CoDriver Insights – Forgotten Demand and Hidden Revenues
Gartner’s widely acclaimed definition of Big Data is the “3 V”. The thesis is that the Volume, Velocity and Variety of data grows up to a level which cannot be handled with traditional data management systems. This data would then be enabled with Big Data, powered by Analytics, and used for informed decision making.
Unfortunately, majority of the Big Data industry seems to focus purely on enabling the three V-letters, while the use cases are taken for granted or left in idea level. The typical assumption seems to be that as long as the 3 V’s are captured, sky is the limit for huge business opportunities.
The way I see it, this mantra not only degrades the credibility of Big Data, but also defocuses us from the fact that Predictive Analytics can live and kick even without Big Data.
Most of the Big Data initiatives I have seen by now are mainly focusing on real-time customer management, customer care, just-in-time advertising, and on-the-spot upsell. For these use cases, Big Data is indeed needed. These demands however also set the key challenges of such initiatives:
Big Data might result in big benefits but it surely also means big effort.
While the Big Data trend is essentially about collecting all available data and trying to turn it into an opportunity, we find it more efficient to work the other way around: First set the goals, and then define the needed data. Typically we see that the objectives can be achieved with very manageable data sets. This way we can also tackle the key challenges of Big Data:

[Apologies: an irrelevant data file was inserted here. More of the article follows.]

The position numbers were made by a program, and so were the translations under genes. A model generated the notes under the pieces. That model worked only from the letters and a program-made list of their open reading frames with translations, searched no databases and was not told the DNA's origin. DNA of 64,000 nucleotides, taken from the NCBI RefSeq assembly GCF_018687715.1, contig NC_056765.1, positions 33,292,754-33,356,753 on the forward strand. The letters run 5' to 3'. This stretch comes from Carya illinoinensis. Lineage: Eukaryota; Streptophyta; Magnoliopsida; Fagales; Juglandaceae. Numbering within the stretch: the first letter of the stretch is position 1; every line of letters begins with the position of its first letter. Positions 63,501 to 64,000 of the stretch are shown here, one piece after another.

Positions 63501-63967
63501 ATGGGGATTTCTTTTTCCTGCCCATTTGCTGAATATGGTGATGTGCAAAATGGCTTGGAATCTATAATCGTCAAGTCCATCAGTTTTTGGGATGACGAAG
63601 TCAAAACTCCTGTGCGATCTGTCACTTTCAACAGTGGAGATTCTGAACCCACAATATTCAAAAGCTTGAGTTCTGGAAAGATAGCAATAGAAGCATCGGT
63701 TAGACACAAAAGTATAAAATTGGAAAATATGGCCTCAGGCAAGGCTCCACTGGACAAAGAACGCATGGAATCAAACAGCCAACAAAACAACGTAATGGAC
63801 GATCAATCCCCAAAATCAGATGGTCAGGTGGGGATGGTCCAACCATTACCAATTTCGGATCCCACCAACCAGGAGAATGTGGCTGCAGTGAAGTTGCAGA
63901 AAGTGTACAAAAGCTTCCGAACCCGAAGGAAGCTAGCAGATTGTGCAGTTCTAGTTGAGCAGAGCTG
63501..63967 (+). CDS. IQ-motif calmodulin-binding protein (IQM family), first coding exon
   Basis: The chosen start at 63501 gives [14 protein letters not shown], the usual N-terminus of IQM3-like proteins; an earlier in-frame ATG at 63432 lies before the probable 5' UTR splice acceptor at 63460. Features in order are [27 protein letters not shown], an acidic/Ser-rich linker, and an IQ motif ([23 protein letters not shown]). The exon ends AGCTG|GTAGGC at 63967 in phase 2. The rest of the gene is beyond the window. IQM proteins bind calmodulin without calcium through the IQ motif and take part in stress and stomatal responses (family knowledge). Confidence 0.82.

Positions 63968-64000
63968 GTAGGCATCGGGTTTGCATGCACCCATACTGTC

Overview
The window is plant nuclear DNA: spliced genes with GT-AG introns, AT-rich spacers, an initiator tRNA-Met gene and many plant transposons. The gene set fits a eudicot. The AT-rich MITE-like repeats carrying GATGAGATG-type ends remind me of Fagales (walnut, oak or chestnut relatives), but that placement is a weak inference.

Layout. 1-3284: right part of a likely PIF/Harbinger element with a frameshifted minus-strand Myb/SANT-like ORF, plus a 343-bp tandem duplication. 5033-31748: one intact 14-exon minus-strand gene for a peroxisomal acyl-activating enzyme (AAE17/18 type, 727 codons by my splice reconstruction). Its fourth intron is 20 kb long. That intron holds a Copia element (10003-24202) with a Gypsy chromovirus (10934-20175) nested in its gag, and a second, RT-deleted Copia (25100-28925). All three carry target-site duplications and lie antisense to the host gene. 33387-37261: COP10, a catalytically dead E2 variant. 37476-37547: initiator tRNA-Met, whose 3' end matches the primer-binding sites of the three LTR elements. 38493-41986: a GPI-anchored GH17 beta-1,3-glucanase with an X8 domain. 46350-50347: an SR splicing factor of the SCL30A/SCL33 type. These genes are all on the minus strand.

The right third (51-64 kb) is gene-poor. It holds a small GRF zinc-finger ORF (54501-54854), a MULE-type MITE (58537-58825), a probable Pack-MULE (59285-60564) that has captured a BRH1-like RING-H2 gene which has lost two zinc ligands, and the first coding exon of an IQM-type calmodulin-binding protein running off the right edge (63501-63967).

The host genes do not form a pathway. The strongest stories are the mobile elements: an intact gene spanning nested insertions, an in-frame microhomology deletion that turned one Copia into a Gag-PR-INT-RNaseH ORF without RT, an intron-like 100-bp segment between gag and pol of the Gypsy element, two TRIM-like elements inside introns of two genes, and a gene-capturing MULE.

Objectives such as Securing customer experience with minimum cost; Maximising data plan profitability or; Optimising network investment ROI can be done very accurately with a more limited set of existing on-demand (= not real time) data. In my view, when it comes to this type of strategic analysis, Big Data is – although beneficial – not really a necessity.
Tu put it simple, this is how mobile business works: Investments improve network quality; quality attracts usage; and usage drives revenues. For us Predictive Network Analytics is essentially about finding and quantifying these causalities.
We analyse and forecast how changes in mobile operator’s service offering, terminal portfolio and network structure will impact on service usage, QoE, revenues and churn. If you are more interested about our approach, I recommend you check on CoDriver™ Predictive Analytics from our services page.
The past 3 years have been extremely exciting to me as I have been responsible for developing our CoDriver™ Analytics service. I’ve been involved in numerous different customer projects and learned a legion of interesting phenomena about mobile data business dynamics. We have seen dependencies that have not been recognised before, and ruled out fads that were believed to exist but factually didn’t.
In the coming weeks we will share some of these insights with you in a series of mini-blogs. We are planning to cover at least following topics:
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The article belongs to a mini-blog series about CoDriver™ Predictive Analytics. In the series we will uncover hidden trends and causalities in mobile data business dynamics.